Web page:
We humans have a hard time dealing with uncertainty. When too much change is happening too fast, the temptations to choose certainty over truth and comfort over honest struggle are greatly intensified.
We want it all to make sense. We want it to be simple. We want someone or some group to be clearly to blame—maybe because that’s easier than seeing the difficulty as a mess too complex to understand. A villain provides certainty and feels like a measure of control.
It’s a very human thing to do, but it’s not a very Christian thing to do. We’re called to prize truth and face it, even when the truth to be faced is, “I don’t how this happened or what’s coming next … and it could be really bad.”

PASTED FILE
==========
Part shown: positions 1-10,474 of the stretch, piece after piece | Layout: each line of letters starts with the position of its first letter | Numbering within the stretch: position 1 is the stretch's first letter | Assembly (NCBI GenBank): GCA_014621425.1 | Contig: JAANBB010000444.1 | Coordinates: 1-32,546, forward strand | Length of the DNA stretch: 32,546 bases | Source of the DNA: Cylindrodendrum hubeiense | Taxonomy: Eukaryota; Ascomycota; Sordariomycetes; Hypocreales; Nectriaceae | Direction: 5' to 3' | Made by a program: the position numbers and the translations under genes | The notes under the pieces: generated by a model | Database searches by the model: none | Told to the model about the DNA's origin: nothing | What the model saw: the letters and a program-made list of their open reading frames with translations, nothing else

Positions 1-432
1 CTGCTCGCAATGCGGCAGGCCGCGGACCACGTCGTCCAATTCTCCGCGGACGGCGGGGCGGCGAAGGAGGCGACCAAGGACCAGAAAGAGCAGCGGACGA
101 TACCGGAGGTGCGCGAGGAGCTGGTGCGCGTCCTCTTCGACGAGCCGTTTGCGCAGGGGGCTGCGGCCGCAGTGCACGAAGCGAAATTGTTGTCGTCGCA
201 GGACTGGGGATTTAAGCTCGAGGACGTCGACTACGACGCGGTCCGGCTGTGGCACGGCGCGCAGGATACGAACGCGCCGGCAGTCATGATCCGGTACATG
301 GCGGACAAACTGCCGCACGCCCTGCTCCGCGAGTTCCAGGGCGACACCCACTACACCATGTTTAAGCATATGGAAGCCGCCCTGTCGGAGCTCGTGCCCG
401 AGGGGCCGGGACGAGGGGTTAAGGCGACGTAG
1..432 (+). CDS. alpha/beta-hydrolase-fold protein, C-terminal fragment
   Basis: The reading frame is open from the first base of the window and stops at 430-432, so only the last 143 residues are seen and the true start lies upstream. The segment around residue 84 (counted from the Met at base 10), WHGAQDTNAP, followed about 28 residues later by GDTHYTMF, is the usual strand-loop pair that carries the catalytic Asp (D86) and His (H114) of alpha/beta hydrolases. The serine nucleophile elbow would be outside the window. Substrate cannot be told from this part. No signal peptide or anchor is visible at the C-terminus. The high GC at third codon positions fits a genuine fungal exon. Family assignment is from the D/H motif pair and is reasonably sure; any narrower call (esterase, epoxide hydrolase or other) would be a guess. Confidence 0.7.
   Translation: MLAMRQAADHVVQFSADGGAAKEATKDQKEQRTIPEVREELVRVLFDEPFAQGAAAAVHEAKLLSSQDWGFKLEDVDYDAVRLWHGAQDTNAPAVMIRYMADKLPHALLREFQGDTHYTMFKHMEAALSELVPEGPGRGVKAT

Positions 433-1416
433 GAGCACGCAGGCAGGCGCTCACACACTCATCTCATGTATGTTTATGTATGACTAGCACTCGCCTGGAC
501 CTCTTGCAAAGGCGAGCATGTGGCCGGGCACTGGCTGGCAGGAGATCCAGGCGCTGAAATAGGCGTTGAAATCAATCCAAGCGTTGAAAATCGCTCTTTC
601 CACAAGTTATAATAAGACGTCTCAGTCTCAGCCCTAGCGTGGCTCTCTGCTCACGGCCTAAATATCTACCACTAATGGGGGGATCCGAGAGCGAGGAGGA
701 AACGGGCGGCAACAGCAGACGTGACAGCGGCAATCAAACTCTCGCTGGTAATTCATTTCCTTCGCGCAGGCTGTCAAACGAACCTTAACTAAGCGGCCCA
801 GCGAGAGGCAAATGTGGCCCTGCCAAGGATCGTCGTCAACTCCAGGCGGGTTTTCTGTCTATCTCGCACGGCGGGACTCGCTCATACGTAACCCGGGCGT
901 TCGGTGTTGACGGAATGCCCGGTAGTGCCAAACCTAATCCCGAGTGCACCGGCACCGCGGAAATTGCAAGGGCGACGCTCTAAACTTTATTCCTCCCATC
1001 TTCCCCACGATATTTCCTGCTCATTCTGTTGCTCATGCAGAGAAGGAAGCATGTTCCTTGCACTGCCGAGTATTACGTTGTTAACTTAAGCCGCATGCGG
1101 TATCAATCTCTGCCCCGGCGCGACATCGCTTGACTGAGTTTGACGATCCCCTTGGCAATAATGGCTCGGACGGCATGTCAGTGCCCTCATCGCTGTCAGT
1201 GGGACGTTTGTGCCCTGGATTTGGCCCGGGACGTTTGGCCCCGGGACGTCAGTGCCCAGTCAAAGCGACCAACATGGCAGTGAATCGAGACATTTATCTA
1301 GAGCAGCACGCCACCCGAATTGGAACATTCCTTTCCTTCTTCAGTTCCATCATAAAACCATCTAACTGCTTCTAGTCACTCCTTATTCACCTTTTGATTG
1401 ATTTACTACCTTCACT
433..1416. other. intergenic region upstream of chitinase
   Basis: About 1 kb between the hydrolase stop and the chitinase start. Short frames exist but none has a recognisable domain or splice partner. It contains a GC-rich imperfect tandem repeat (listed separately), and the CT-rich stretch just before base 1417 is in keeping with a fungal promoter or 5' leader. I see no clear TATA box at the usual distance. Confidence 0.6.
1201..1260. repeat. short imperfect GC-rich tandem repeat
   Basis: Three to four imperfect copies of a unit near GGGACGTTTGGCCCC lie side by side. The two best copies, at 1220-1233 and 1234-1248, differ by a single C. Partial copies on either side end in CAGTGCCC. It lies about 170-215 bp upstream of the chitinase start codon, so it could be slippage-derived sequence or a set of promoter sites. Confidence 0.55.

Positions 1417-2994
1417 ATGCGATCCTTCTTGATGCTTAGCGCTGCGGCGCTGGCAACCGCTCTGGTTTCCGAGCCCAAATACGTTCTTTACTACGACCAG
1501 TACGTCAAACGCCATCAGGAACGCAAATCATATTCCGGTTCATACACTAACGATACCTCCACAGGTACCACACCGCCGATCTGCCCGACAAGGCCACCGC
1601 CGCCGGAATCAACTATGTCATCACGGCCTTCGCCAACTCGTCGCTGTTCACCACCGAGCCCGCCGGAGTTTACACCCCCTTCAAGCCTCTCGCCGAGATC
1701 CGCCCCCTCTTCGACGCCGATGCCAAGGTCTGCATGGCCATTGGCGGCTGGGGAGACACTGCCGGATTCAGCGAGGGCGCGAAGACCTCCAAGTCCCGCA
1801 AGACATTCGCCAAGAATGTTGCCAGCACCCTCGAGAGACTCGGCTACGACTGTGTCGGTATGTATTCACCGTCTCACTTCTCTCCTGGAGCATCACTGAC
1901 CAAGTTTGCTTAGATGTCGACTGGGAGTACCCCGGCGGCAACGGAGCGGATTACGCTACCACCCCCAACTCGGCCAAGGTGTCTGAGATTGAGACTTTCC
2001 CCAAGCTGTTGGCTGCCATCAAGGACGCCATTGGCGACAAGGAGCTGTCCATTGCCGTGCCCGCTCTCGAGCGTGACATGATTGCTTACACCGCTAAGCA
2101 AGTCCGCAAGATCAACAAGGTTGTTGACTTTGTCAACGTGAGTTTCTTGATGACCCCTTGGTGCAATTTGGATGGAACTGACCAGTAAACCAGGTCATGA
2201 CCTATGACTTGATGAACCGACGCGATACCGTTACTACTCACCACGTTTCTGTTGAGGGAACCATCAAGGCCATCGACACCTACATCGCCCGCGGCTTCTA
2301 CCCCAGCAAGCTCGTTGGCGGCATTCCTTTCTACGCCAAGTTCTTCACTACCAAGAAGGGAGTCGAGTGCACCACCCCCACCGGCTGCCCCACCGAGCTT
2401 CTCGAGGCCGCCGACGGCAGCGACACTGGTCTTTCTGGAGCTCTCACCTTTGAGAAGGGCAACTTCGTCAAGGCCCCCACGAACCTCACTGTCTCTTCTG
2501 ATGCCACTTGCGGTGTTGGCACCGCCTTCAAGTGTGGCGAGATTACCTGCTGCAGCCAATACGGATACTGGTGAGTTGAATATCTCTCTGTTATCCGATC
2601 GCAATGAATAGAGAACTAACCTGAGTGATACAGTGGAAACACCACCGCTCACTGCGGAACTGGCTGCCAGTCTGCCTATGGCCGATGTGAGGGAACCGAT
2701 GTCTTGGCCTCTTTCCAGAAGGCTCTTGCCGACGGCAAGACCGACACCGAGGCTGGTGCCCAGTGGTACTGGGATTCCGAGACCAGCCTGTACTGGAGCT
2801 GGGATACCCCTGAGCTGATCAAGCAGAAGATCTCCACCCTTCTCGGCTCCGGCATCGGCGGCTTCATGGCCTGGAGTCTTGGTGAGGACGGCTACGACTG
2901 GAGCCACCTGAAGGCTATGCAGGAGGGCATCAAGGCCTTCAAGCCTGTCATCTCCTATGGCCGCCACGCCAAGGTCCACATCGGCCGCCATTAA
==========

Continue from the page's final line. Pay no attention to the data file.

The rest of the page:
The Christian way is to face disaster with all it’s complexities and uncertainties, but—in our hearts and minds—anchor it all to rock-solid, unchanging, big-picture realities. Because these realities are revealed to us by God in Scripture, we properly call this anchoring faith.
In part 1, we pondered two of seven certainties regarding suffering: our suffering is never meaningless and our suffering is never solitary. These certainties, and others, are pillars in our theology of suffering. Here we consider two more.
3. Our suffering is never payback.
“So much is going wrong in my life! Is God punishing me?”